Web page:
This shouldn’t surprise anyone who’s familiar with Sacha Baron Cohen‘s work, but his newest movie “Bruno,” scheduled for release on July 10, has just received an NC-17 from its the ratings board.
It’s not uncommon, actually, for filmmakers to submit a first cut that is way raunchier than anything they actually hope to get a way with. Trey Parker, Matt Stone, and Kevin Smith do it all the time. The hope is, that after the board goes back and forth with the film asking the director to snip a little penis here or a poop joke there, that the filmmaker will end up with something that’s still pretty raunchy. Plus, we all know that sometimes it’s way funnier for something to be suggested rather than actually seen on camera. (That said, I’m not sure if Cohen’s Austrian fashionista character would agree.)
Following “Borat,” of course, expectations for “Bruno” (with the same kind of fictional-character-in-the-real-world humor) are high for Universal. It’s the third and last character from Cohen’s TV show “Da Ali G Show” to be adapted for the big screen, although “Borat” was the first time that Cohen figured out exactly how to present one of his characters in a movie successfully. “Ali G Indahouse” featured way more actors and scripted situations (Although “Borat” was scripted a lot more than people would think, and it nabbed an Oscar nomination!) and was not nearly as successful as “Borat.”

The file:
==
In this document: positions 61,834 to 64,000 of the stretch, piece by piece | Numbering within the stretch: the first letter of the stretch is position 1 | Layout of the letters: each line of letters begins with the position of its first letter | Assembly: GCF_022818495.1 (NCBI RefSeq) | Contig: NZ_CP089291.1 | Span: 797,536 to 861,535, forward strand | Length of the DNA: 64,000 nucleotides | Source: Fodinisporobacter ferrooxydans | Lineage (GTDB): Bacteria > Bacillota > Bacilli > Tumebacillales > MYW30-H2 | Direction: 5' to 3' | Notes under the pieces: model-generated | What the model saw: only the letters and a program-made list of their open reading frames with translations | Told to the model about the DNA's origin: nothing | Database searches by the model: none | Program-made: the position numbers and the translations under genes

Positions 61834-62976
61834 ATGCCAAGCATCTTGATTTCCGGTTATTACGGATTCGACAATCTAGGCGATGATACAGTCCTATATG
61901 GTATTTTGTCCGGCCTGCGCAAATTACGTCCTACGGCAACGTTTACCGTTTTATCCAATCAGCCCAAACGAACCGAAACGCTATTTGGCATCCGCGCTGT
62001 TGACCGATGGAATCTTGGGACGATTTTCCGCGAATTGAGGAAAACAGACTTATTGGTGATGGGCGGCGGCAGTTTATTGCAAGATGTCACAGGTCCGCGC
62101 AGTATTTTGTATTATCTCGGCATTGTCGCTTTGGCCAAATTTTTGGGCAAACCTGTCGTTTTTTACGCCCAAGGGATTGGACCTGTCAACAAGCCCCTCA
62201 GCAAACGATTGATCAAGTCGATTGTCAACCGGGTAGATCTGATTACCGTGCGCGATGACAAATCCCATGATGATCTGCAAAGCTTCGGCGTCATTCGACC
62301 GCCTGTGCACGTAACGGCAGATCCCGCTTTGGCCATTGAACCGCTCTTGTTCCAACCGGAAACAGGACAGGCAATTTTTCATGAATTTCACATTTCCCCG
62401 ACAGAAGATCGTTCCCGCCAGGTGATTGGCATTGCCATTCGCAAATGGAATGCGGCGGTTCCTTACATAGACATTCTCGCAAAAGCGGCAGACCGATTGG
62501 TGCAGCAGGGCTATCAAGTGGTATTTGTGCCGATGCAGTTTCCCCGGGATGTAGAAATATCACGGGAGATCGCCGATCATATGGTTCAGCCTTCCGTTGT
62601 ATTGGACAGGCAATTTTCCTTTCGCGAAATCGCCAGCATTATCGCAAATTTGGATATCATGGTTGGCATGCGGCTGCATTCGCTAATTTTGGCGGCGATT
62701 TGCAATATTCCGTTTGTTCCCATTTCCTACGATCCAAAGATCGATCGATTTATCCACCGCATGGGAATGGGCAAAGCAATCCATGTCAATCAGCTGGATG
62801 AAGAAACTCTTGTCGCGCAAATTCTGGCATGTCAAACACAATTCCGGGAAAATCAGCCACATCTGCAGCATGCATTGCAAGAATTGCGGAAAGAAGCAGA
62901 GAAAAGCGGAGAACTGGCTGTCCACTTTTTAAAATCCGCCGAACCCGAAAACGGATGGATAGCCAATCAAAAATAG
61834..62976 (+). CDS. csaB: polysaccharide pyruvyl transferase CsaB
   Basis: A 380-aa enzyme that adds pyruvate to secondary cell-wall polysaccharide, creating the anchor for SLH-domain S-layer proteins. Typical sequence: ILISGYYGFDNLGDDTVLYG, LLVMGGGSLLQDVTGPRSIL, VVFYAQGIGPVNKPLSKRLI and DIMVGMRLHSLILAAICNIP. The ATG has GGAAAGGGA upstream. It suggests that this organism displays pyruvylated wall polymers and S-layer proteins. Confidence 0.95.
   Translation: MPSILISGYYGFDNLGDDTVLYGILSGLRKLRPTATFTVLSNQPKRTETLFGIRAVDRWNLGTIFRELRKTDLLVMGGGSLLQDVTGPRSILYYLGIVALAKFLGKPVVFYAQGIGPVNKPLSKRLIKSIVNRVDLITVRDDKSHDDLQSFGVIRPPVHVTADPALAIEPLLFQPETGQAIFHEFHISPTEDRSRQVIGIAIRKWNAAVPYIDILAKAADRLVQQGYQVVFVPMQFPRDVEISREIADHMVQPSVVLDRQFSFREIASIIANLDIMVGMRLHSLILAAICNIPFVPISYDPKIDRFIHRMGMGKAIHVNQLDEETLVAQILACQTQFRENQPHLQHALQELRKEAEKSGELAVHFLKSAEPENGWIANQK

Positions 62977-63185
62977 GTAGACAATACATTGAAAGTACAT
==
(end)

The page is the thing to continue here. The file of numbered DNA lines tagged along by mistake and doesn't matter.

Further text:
According to The Wrap, “Individuals close to the film say that Baron Cohen, Bruno’s writer and star, is ‘experimenting’ and still ‘finding the film,’ and tested two different versions with audiences in the past week.”
This isn’t the first post we’ve had about “Bruno.” Last June in Arkansas, Cohen lured thousands of people to a Blue Collar Brawlin’ event that promised one-dollar beer, “hot chicks” and “hardcore fights,” but ended with two male wrestlers “tearing each other’s clothes off and, while in underwear, kissing down their opponent’s chest.”
It must be very frustrating and nearly impossible to be able to do his kind humor in public this immediate-communications age. Below is a clip of Cohen in character trying to get some footage at a demonstration. This camera was shooting something else, but when some guy recognizes Cohen and starts yelling out, “It’s Bruno It’s Bruno,” Cohen stops acting immediately and heads for the hills. I hate even posting stuff like this because I don’t want to spoil the movie, but this clip doesn’t give anything away since Cohen and Co. probably couldn’t even use it for the movie. Anyway, it just gives me more respect for him knowing that he has to write a script like everybody else and then jump through all these hoops just to get it filmed. And some actors whine about closed sets. Ha!
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